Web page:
“The miracle isn’t that I finished. The miracle is that I had the courage to start.” ~John Bingham
So, it seems like maybe, just maybe, it’s actually getting easier. The running thing, that is. I don’t know what it is, but my last two runs were really good. Did I just want to stay in bed when the alarm went off? Absolutely! Did I feel like I was going to die during my Couch to 5K workouts? You bet! Did I feel absolutely amazing when I actually finished? Yes Yes Yes! I feel like I have finally gotten my pacing down and even my uphill running didn’t bother me like it usually does. My legs felt lighter and I felt like I could go for longer that I normally do. All in all, I felt like maybe I was an actual runner, and not someone pretending to be one.
I’m not sure what the change was. Maybe my body is finally getting used to the early mornings and the pounding of the pavement. Maybe it’s the stretching I’m doing every night to help with the plantar fasciitis. Maybe it’s the fact that I feel like I’m feeling getting somewhere with this running thing. I just finished week 4 of couch to 5K. Every other time I started this (cough 4 times) I never got past week 4 day 1 before I decided to quit running.
But maybe, just maybe, it’s because I have stopped putting so much pressure on myself about the whole thing. A few weeks ago, when I was naive enough to think I knew what I was doing, I ran a 10 minute mile. Of course, after that, I could barely walk a 20 minute mile because my body was soooooo tired. When I couldn’t recreate that 10 minute mile every time I walked out of the house I started to get discouraged and really felt like giving up. I was never going to beat that 10 minutes mile, so why try? But, why do I have to “beat” any kind of time? Why can’t I just run and enjoy myself? In the grand scheme of the world, is the time of my mile important? I have short legs and a short stride. I am never going to be “fast”. And this is OK.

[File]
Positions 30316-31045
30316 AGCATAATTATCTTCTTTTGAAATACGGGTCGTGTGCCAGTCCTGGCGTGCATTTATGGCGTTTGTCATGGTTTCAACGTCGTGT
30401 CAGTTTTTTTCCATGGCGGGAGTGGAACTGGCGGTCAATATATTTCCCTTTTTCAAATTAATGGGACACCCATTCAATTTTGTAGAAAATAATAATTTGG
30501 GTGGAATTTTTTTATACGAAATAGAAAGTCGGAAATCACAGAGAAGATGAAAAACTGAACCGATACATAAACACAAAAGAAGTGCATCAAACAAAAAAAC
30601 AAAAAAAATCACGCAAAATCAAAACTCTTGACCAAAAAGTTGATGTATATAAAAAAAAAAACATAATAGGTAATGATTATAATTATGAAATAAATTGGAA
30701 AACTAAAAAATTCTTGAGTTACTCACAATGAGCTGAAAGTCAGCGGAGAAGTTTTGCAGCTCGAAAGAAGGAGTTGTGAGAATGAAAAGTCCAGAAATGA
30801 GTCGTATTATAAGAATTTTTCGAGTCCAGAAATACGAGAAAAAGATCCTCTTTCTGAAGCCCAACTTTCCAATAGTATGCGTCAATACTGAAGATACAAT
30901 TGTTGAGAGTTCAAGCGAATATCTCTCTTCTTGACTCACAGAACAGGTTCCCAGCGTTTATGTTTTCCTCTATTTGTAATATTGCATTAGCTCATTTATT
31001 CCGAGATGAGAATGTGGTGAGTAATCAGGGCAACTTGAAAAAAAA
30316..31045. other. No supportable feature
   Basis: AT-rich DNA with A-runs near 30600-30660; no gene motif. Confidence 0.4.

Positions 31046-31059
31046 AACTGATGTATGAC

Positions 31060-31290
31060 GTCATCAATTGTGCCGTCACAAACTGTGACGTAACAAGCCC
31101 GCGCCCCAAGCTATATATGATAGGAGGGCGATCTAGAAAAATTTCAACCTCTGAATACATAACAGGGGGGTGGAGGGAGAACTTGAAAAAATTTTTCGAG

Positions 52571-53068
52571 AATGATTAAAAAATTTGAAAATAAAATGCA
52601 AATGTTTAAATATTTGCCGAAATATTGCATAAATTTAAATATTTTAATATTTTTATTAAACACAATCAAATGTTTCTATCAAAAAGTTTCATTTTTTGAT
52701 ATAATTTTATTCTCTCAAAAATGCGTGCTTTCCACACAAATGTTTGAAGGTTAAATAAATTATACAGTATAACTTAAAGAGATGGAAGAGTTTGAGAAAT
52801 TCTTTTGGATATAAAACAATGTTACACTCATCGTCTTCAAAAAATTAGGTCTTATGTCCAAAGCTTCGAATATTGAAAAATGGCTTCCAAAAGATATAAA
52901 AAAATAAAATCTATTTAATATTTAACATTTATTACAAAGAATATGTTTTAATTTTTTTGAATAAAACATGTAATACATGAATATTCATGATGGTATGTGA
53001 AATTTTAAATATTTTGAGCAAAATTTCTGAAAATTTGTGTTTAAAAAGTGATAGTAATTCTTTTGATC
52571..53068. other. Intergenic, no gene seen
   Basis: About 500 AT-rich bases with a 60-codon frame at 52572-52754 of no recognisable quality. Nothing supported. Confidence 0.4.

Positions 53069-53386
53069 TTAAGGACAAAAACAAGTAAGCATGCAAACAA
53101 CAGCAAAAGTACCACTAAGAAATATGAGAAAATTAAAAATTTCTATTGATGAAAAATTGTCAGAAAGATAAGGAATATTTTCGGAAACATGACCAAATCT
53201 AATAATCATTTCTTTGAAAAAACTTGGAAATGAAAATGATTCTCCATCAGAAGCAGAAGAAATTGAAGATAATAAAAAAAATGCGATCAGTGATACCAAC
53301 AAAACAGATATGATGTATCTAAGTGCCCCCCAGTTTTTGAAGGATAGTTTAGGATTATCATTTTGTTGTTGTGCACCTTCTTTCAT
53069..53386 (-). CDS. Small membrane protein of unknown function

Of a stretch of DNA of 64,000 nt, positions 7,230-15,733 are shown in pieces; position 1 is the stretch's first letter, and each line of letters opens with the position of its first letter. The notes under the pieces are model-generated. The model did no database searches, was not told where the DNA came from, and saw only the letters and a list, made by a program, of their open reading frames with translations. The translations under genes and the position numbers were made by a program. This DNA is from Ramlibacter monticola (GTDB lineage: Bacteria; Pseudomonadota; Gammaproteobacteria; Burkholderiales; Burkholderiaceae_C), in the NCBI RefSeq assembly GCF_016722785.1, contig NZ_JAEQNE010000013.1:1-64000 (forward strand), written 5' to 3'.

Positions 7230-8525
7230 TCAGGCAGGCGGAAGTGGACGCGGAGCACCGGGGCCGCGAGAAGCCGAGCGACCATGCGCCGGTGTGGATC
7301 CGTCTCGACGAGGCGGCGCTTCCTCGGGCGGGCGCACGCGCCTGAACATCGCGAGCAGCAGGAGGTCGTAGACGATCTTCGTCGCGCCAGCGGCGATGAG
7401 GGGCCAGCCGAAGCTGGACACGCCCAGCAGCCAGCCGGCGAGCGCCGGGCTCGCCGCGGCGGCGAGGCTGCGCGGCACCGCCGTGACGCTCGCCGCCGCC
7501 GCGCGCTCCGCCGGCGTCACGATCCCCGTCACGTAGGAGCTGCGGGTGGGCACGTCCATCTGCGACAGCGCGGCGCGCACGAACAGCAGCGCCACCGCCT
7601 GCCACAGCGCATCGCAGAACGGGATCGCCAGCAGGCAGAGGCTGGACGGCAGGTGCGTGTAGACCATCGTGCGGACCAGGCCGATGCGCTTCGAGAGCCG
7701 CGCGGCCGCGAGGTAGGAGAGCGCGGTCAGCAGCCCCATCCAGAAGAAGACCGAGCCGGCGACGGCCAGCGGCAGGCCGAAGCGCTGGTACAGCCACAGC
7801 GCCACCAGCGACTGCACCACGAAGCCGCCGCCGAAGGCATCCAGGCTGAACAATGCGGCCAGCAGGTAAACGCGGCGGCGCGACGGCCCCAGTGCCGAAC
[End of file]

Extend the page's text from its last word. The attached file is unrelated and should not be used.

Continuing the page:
Another example: A few days ago I started to get really nervous about The Color Run coming up in Baltimore on the 17th. My goal was to be able to run the whole thing. Now, I’m thinking I won’t quite be there yet. I started to feel defeated and, quite honestly, like a failure. But why? Am I not going to attempt to run the whole thing? Of course I am. Am I going to be going at a snail’s pace? Of course I am. But I don’t have to feel bad if I have to walk part of it. This whole “thing” is a process. It’s not something I simply wanted to accomplish, check off a list, and then move on to something else. I actually want to be in this for the long haul. I want to be able to make this an integral part of my life for as long as I can. And, you know what? 3.1 miles is 3.1 miles whether I walk it or run it. It’s still 3.1 miles more than if I just stayed on the couch.
I have also been feeling defeated because the numbers on the scale ARE NOT moving. It seems like no matter what I do, it really likes the number I’m on right now. But then I saw a picture of me taken almost a year and a half ago. Before I even considered working out. Before I could run more than a minute without almost throwing up. Before I could last more than 3 minutes on the elliptical (I kid you not, my actual first workout on the elliptical lasted 3 minutes and I was dying by the end of it). I put it next to a picture I took on Sunday before my run.
And with this picture I realized that I really don’t care about the number on the scale or the number of my pants size. Even when I don’t think I am getting anywhere, I am. A picture it worth 1,000 words. And I feel like most of mine, in this moment, have to do with feeling awesome for what I have accomplished.
Miles to go in the 100 Mile Challenge: 46.25